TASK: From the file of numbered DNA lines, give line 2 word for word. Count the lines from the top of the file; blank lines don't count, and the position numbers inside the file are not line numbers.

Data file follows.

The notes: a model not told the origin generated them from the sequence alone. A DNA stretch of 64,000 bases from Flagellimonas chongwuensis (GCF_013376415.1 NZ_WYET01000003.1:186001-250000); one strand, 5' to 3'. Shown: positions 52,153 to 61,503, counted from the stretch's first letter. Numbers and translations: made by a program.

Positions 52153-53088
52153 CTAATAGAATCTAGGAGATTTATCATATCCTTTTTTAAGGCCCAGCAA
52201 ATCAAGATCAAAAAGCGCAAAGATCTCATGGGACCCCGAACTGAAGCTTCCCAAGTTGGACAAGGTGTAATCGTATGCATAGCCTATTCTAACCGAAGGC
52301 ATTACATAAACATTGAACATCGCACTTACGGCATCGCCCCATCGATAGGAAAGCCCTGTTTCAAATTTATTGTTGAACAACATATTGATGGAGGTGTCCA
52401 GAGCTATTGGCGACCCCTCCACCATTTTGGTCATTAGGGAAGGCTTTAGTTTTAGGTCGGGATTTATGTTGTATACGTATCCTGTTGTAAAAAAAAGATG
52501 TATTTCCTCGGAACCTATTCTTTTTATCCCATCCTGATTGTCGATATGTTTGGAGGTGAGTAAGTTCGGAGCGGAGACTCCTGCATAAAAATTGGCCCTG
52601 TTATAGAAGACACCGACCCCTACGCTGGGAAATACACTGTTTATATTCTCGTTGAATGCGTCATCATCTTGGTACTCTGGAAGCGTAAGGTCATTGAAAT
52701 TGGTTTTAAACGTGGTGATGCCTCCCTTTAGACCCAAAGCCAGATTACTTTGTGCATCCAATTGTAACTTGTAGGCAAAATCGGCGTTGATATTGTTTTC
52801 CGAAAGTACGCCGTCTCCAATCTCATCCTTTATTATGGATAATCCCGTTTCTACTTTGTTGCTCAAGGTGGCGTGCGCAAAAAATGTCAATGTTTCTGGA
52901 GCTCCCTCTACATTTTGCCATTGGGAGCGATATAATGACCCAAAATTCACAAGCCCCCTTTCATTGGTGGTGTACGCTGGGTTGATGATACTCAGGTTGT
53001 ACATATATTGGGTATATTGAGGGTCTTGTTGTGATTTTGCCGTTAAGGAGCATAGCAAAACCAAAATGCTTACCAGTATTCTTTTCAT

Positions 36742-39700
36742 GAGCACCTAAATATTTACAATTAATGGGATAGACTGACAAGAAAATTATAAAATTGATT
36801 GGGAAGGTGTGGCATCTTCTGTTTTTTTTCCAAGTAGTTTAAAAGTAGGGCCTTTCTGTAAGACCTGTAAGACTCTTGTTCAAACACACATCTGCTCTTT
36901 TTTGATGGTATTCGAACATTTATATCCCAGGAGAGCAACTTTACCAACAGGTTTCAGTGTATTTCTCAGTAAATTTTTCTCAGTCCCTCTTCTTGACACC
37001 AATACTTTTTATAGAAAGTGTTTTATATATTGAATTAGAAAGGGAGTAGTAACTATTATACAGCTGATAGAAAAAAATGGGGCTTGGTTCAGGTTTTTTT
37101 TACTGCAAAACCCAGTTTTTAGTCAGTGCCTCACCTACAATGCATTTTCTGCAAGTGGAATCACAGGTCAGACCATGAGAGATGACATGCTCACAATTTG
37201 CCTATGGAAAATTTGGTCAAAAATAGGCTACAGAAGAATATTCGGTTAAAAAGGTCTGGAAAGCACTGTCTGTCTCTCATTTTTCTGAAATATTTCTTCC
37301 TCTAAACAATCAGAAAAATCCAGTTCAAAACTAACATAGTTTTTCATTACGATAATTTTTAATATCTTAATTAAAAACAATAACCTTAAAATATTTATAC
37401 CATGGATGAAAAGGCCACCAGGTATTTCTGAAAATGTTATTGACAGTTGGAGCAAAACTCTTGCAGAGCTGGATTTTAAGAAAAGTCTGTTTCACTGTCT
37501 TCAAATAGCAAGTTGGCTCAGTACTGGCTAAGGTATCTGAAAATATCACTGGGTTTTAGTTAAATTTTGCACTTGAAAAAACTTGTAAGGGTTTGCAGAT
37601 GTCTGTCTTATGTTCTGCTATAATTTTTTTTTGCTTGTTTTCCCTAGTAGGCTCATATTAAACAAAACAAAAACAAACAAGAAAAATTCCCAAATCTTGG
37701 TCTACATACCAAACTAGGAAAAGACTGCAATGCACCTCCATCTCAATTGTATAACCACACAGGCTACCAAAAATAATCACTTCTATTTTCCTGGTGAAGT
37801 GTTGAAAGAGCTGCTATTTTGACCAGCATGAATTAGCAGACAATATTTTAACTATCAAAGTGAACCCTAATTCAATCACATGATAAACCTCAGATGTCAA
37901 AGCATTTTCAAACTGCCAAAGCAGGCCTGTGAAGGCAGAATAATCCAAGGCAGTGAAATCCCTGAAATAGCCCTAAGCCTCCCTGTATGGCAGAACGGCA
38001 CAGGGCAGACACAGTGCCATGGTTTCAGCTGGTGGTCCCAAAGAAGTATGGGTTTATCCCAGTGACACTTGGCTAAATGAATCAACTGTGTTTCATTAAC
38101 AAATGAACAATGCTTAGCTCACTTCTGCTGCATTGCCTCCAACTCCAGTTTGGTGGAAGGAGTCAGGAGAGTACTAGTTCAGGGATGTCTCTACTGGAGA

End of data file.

Positions 52153-53088